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The Pandemic has Inspired and Challenged Medical Innovation

Panelists discussed the impact of COVID-19 on healthcare breakthroughs

The healthcare industry makes up around 18 percent of the US gross domestic product. Yet because of understandably strict regulation that lives depend on, innovation in the sector cannot move as fast other parts of the economy. 

However, the need for new and more effective methods of prevention and treatment is constant, and the spread of COVID-19 has emphasized that demand. Multiple companies created vaccines that could end the pandemic, while other inventors devised ways to monitor people’s health. 

Vijay VaitheeswaranDuring the Farley Center for Entrepreneurship and Innovation’s “Healthcare Innovation during the COVID-19 Pandemic” discussion on February 12, experts from academia and industry examined the latest advances in the field and how the very process of medical innovation is being reinvented amid the greatest global health crisis in at least a century. The virtual event was moderated by Vijay Vaitheeswaran, visiting fellow at the Farley Center and US business editor for The Economist. 

One conclusion: Reinventing innovation can mean re-applying ideas used previously. 

John Rogers, Louis Simpson and Kimberly Querrey Professor of Materials Science and Engineering, Biomedical Engineering, and Neurological Surgery (and by courtesy electrical and computer engineering, mechanical engineering, and chemistry), and his colleagues at the Shirley Ryan AbilityLab developed a novel wearable device and a set of data algorithms specifically tailored to catch early signs and symptoms associated with COVID-19 and to monitor patients as the illness progresses. 

John RogersThe device built on prior research from a collaboration between Rogers and Arun Jayaraman, a research scientist at Shirley Ryan AbilityLab, which focused on monitoring swallowing and speech disorders in patients recovering from stroke. Rogers said the medical community began asking in March 2020 if the device could be customized to monitor COVID-19’s main symptoms: cough, fever, and shortness of breath.  

“The alignment of this device with COVID-19 and the whole pandemic was coincidental in a sense,” said Rogers, who wore the BandAid-sized device just below the base of his throat during the event. “If you think about COVID-19, it’s a respiratory disease. If you want to monitor respiratory activity you don’t want to be on the wrist or the finger, you want to be on the chest wall or on the suprasternal notch where this device is located.”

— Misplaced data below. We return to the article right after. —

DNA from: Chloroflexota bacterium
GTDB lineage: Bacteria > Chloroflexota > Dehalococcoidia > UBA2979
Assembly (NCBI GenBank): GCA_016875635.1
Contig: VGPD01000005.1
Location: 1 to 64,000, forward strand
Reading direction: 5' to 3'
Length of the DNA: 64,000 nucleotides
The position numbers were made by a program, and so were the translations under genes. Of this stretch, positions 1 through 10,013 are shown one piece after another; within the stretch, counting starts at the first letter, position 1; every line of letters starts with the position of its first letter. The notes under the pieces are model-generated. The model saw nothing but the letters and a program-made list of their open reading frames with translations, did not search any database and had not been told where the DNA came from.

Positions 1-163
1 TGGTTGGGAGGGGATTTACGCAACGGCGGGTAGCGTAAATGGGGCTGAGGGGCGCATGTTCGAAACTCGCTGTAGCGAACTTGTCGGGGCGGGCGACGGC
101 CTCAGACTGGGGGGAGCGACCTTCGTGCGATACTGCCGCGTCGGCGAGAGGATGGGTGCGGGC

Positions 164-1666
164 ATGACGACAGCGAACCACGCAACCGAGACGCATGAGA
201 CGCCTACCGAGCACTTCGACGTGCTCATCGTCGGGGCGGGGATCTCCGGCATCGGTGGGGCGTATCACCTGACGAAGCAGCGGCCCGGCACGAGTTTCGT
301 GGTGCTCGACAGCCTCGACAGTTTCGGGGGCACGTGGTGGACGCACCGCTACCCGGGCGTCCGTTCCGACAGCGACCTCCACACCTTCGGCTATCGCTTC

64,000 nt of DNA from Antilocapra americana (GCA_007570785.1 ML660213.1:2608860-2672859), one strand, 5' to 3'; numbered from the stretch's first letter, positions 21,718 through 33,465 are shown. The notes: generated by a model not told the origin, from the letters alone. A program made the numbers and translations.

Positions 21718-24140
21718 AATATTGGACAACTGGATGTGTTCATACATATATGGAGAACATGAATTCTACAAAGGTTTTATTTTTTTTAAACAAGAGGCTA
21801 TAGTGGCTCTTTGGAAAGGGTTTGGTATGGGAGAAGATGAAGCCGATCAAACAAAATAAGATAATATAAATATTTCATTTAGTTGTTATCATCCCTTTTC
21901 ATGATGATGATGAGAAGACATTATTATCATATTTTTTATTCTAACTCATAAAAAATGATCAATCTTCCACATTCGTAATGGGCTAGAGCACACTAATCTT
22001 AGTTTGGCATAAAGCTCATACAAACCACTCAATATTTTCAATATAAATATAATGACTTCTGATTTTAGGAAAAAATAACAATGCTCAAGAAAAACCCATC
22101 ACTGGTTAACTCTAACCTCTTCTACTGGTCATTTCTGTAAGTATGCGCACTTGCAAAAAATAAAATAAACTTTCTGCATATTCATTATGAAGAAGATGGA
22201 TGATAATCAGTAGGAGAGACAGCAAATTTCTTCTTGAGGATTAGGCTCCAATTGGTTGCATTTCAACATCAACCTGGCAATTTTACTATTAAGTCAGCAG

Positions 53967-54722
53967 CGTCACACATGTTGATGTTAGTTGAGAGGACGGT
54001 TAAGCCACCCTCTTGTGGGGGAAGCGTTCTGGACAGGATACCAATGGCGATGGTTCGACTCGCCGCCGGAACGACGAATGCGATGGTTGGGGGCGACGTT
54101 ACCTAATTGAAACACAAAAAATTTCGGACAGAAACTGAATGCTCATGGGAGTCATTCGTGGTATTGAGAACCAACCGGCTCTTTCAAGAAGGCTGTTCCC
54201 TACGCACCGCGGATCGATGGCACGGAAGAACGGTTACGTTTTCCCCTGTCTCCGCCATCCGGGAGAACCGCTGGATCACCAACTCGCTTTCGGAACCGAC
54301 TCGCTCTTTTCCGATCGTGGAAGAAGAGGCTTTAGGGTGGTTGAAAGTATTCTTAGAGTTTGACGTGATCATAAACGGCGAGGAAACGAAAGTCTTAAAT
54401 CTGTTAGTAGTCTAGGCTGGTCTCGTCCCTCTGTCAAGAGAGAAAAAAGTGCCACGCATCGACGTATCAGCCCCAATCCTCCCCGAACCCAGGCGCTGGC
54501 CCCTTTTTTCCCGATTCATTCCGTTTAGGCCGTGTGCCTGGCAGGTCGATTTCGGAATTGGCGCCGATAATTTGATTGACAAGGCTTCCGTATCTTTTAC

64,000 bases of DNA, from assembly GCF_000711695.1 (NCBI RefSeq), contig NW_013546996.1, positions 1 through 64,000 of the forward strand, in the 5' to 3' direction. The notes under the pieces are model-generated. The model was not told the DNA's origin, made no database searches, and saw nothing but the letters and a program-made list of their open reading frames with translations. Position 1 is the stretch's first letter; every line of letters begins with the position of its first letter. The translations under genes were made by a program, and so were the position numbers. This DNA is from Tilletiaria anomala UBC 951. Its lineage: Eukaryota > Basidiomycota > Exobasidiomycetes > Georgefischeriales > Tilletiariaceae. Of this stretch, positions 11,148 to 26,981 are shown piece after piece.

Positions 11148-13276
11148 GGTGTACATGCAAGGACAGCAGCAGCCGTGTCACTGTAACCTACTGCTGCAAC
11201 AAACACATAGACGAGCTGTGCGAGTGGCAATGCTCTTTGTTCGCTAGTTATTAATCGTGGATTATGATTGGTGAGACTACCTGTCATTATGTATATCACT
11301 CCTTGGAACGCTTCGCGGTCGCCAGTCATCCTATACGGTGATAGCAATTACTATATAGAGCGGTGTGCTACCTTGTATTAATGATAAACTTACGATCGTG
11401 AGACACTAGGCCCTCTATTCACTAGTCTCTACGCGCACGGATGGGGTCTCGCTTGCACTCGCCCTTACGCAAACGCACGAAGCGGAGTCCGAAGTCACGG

Researchers weren't the only ones who changed course toward COVID-19 solutions. 

Vivian LeeVivian Lee, President of Health Platforms at Verily Life Sciences, an Alphabet company, said her company leveraged its clinical-trial platform into a COVID-19 community testing program and expanded that to include employers, universities, and other segments. Verily also utilized existing technologies such as a temperature sensor, which took on more importance as symptom monitoring became more crucial. Also, it re-allocated its data scientists to build models on the virus’ spread and how often asymptomatic people should be tested. 

“We saw a lot of response specifically to COVID,” said Lee, author of The Long Fix: Solving America’s Health Care Crisis with Strategies that Work for Everyone (W. W. Norton & Company, 2020), and also a senior lecturer at Harvard Medical School. “Separately, we saw a lot of need for our digital health solutions: telehealth, remote monitoring of patients with chronic diseases, and those parts of the business also really grew and had to innovate very rapidly in response.” 

During the pandemic, many operating rooms have been reconfigured. That’s meant elective surgeries and procedures – which help fund the US healthcare infrastructure – have been postponed indefinitely.  

Milton MorrisThe pandemic also halted clinical trials. Milton Morris (’92, Kellogg ’04), president and CEO at NeuSpera Medical, a clinical-stage startup that produces wirelessly powered implant devices, said his company only saw a path forward for trials in physician-owned ambulatory surgery centers during the first two months of the pandemic before things somewhat opened up. 

NeuSpera, like many similar companies, morphed in different ways. Travel restrictions that vary from state to state and testing policies that differ from country to country hit the company hard. 

“Having the ability to move forward in the context of these new realities of COVID-19 means rapid testing, which is an innovation in and of itself and continues to get better,” Morris said. “Over-the-counter testing became very important for us, and the ability to really manage your lifestyle and your work in the context of a bubble and quarantine and still move studies forward. We were able to do it.” 

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